Blog‎ > ‎

.NET Strings, Python, Lists, LeftPop, Deque, Shenzen IO, Comfort Zone, Open Media, Databases

posted Apr 8, 2017, 9:30 PM by Sami Lehtinen   [ updated Apr 8, 2017, 9:30 PM ]
  • Had long talk with elite .NET coder with decades of experience. He didn't know that strings are immutable in .NET. This also means that he didn't know what kind of performance problems are caused by this, if you're unaware about the immutability. The classic example, let's create one GB string by string concatenating characters in loop stuff. Which always creates nice CPU & RAM bandwidth hogs and take a long time. No wonder programs perform at times so badly, truth is that many programmers don't have a clue what they're actually doing. But this doesn't only apply to strings, this applies to so many other things too. If 'higher level programming language' is being used, the risk of not understanding what happens under the hood is even higher.
  • About those 'stupid fails', I thought some of my projects which use leftpop with list. It's also very bad design choice: Why? Here's some benchmark:
    List creation and popping with one 2 ^ 20 or 2 ** 20 or pow(2, 20) or 1024 * 1024 items:
    Deque create time, using append:   0.07 s
    Queue create time, using append:   0.16 s
    Deque popleft extraction time  :   0.21 s
    Queue pop(0) extraction time   : 227    s
    Ouch! As you can see, pop(0) / popleft / FIFO is very bad idea with lists in Python, when not using deque.
    If you use the regular pop (right) / FILO there's still significant difference on pop:in, but it's not that radical:
    Deque create time, using append: 0.07 s
    Queue create time, using append: 0.16 s
    Deque pop extraction time      : 0.21 s
    Queue pop extraction time      : 0.29 s
    So if modifying any longer lists, use deque even if list in most normal conditions performs okishly, but it can be a real nightmare with larger lists. This is just here to remind me not to do this silly fail again. Gotta fix a few projects using these. As well, I'll be fixing the "magic numbers" with named constants in code. In this case I'm referring to magic numbers meaning by Wikipedia: "Unique values with unexplained meaning or multiple occurrences which could (preferably) be replaced with named constants". Yet Python doesn't actually support constants, so variable lookup does degrade performance. These are just the examples of optimization problems. Messy code can be much faster than clearer code, because the messy code is designed to be fast and minimize lookups and jumps and function calls etc. Just like rolling short loops open etc. Same problem applies just to so many optimizations. Those might grow code base a lot, make stuff much more complex, etc. Yet 'smarter' processing of data might also make drastic performance improvements. - It's always a trade-off like said. Make simple code, which works reliably. Or doing lot of interesting stuff to improve performance and growing code base and adding complex logic which might have multiple hidden serious flaws with some edge cases. In that sense really naive code is often very good choice.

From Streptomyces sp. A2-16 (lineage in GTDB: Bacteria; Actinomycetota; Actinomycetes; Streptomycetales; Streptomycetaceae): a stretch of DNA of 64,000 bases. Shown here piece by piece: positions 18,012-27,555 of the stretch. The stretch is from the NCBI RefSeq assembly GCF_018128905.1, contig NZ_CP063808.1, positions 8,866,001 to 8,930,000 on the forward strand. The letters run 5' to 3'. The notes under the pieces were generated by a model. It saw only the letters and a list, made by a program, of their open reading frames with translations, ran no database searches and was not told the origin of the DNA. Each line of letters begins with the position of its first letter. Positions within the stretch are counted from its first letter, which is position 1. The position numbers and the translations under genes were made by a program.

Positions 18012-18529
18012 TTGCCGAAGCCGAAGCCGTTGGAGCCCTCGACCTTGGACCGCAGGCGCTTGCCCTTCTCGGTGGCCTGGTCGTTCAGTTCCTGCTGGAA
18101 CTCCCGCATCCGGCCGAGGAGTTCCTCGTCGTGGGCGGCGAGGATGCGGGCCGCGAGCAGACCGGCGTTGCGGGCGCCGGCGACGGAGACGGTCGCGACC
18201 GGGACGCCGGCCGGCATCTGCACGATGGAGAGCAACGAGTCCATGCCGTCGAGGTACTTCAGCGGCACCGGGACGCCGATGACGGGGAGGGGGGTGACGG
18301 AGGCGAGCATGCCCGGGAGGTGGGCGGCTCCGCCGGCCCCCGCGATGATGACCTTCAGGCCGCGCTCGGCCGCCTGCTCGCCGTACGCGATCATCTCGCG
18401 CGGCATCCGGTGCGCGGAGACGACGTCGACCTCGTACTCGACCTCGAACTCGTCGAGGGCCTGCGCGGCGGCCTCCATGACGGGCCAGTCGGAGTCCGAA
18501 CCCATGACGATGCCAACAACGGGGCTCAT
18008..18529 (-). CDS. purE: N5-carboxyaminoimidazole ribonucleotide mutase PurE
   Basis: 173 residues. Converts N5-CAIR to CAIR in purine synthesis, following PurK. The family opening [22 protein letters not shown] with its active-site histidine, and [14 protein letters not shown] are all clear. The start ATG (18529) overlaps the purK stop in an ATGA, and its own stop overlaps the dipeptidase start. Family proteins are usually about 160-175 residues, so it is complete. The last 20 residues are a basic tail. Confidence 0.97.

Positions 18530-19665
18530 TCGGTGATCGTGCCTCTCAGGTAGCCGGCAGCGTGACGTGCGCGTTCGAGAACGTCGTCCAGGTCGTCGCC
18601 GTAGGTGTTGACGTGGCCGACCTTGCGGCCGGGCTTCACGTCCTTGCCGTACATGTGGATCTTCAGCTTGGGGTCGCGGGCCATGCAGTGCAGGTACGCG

• Read article about Shenzen I/O game, which challenges you to optimize the code to the max. Which of course is very serious task. I'm just looking for easy and low hanging fruits. Which if not thought about are more like failures than real optimizations. Unfortunately I don't have games for, but you can still learn from the mentality to beat the odds. And knowing that if you think something is optimal, you're most likely very wrong about it.
  • Going outside your comfort zone. Some projects have been on the very edge lately. But hey, that's just the case where you're forced to evolve and develop fast. Therefore people actually should aim for going outside the comfort zone quite often. It also makes you judge your own actions, have I done this well. Repeatedly rethink the situations, how could I have done better, engage in quite harsh self-assessment and so on. As well as play rehearse situations you're going into, so you can be relaxed and confident in those situations. I've done this dozens of times earlier, no problem. I'll take care of it.
  • Studied Alliance for Open Media, AV1 Codec and AOMedia Video 1 (AV1) on Wikipedia. Other nice video compression and codec related articles. H265 Part I Technical Overview and H265 Part II Considerations on quality and "state of the art". Nice article about bit older tech H.264 is Magic. Well, I wouldn't personally define magic so, but it's still very neat piece of technology and code. With video codecs efficiency and performance are very important points, because there's plenty of data to process.
  • With databases I usually use Serializable isolation level, but for long running / large data set reads use read committed to make processing faster. Of course it depends on database engine how much a problem using long running read queries cause. For obvious reasons I almost never use read uncommitted. A nice post by Elliot Change about SQL transaction isolation levels. Another very important thing is to use locks correctly, so you're not causing deadlocks.